While online demand from consumers has never been higher, COVID safety restrictions and financial uncertainty means the capacity to deal with online orders has been reduced. In practical terms, this includes factors such as the space to store goods in warehouses and the reduction of staff to manage these spaces and physically pack online orders.

The workforce that would be busy packing and delivering Black Friday orders could be reduced due to social distancing, and safety measures in packing facilities. Meanwhile, furlough and the effect of COVID-19 could force groups of workers in the supply chain to self-isolate or take time off at any given moment.

The Christmas shopping experience

With the government’s COVID-19 lockdown restrictions set to be lifted on December 2, those consumers who decide to do their shopping in-store will have a different experience to usual.

COVID-19 has put paid to the experiential Santa’s Grottos and Christmas activities traditionally seen in shops that involve closer contact between people. Instead, many retailers are moving these online with innovations such as virtual Santa Clauses.

Virtual Santa? Studio Romantic/Shutterstock

And with safety at the forefront of retailers’ minds, which has led to them reconfiguring their stores to make them more COVID-safe by providing wider aisles and more distance between products, consumers may prefer the online experience in the build-up to Christmas without the emphasis on Black Friday sales – a move that some retailers at least will welcome.


Doomsday predictions about the end of Black Friday are now reality, as the pandemic threatens the most important shopping day of the year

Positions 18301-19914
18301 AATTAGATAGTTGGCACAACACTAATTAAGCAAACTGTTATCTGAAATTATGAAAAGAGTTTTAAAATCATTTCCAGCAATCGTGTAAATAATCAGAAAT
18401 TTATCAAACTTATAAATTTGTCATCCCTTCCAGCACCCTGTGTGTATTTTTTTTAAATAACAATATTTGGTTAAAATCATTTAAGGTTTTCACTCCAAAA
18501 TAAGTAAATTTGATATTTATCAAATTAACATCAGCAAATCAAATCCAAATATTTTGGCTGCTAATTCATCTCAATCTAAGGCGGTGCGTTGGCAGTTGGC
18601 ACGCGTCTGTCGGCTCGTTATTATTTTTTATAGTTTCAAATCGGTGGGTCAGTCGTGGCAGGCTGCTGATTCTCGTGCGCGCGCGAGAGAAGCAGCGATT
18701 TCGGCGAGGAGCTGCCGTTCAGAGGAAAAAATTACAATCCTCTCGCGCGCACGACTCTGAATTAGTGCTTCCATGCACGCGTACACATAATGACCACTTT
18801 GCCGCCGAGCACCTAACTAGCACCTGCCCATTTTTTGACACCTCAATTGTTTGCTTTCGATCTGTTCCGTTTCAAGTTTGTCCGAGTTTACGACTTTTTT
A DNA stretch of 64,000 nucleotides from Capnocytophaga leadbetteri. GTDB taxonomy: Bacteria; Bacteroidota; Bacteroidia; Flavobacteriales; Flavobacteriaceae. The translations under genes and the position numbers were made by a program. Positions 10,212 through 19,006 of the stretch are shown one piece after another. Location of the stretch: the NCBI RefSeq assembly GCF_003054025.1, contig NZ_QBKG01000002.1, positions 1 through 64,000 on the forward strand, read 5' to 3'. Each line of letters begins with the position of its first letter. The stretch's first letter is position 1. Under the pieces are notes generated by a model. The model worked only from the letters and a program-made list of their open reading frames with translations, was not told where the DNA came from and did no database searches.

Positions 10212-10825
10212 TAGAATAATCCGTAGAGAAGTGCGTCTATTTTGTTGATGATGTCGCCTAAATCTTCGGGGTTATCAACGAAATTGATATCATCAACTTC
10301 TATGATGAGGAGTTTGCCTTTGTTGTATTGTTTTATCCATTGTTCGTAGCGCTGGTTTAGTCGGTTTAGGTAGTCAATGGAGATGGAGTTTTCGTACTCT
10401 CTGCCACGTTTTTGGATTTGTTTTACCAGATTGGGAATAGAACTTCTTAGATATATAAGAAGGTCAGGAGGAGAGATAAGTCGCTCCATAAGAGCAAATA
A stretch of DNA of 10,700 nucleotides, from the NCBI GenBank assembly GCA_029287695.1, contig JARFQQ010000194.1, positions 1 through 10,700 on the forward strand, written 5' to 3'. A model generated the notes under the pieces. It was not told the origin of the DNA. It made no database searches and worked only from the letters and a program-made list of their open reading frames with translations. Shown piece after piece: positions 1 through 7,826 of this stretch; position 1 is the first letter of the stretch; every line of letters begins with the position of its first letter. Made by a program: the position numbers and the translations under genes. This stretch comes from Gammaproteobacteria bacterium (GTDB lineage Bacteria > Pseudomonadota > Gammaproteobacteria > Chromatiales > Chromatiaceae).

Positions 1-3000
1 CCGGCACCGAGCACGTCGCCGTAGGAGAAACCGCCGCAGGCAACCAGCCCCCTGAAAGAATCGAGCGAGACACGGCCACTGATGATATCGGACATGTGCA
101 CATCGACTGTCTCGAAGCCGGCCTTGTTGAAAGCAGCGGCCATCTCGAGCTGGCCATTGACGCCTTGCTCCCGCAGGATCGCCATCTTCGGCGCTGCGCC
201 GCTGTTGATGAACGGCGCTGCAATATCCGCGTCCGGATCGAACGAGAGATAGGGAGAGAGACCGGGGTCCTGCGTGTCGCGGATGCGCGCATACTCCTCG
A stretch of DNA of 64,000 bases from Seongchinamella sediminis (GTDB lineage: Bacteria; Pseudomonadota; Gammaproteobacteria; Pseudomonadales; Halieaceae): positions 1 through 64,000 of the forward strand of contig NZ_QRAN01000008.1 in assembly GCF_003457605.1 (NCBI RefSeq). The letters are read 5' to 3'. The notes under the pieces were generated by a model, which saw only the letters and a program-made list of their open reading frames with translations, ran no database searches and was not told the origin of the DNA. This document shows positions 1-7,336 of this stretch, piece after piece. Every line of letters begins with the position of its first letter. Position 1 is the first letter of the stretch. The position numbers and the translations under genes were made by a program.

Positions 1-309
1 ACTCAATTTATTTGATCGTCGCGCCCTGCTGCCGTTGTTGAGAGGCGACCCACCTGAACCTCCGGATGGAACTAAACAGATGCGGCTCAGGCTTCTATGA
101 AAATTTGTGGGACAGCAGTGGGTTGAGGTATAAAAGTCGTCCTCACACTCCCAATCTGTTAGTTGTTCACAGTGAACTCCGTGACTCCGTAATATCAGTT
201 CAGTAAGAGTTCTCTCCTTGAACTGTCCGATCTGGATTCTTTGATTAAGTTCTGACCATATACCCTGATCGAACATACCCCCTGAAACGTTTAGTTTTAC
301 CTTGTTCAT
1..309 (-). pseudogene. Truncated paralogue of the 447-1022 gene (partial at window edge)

Black Friday shopping could look very different this year

The Black Friday of yesteryear that has been characterized by long lines, crowded stores, and shoppers hustling for deals is the antithesis of what the retail experience in the US has become during the pandemic.

This makes the holiday season especially complicated for retailers this year.

They not only have the responsibility of creating a safe shopping environment for customers and employees – social distancing, shorter store opening times, and ramped up hygiene protocols, for example – but also ongoing inventory issues that have come about as a result of the pandemic. And in the meantime, a global recession lingers in the background that means that customers are ly to be cash strapped and less willing to splurge come November.

Walmart, for one, has decided to close on Thanksgiving, ending a long tradition of kicking off their Black Friday sales on the holiday.

But very few other retailers have spoken publically about what Black Friday will look this year at this point.

But in the rare glimpses into their plans, it's clear that is presenting a challenging situation and one that many retailers still have no idea how to handle. 

“Everyone is trying to figure out how this is going to work this year,” Nate Shenck, managing director of North American retail at Boston Consulting Group (BCG), said in a phone conversation with Business Insider.

 “In reality, we are still figuring out how to operate in this new environment.

Retailers are trying to get their sea legs around how you keep people safe,  operate efficiently, and generate excitement and demand in a volatile and somewhat unpredictable environment for the next 12-18 months.”

However, the idea of a “traditional doorbuster sale where you have throngs of people waiting outside fighting for deals seems completely alien,” he said. “The irony is the biggest winners of Black Friday this year are ly to be the stores without a crowd and the trick is going to be replicating the excitement, traffic, and the spend without the actual traffic and crowds.”

How do you replicate excitement without crowds?

According to Macy's CEO Jeff Gennette the success of Black Friday 2020 hinges on retailers' offering a longer holiday shopping period and leaning into digital in a big way. 

“We expect it to start in full force after Halloween,” he said in a recent call with investors. “We have a very strong game plan about how we're going to keep this trend of digital going. That's going to be huge for this holiday season.”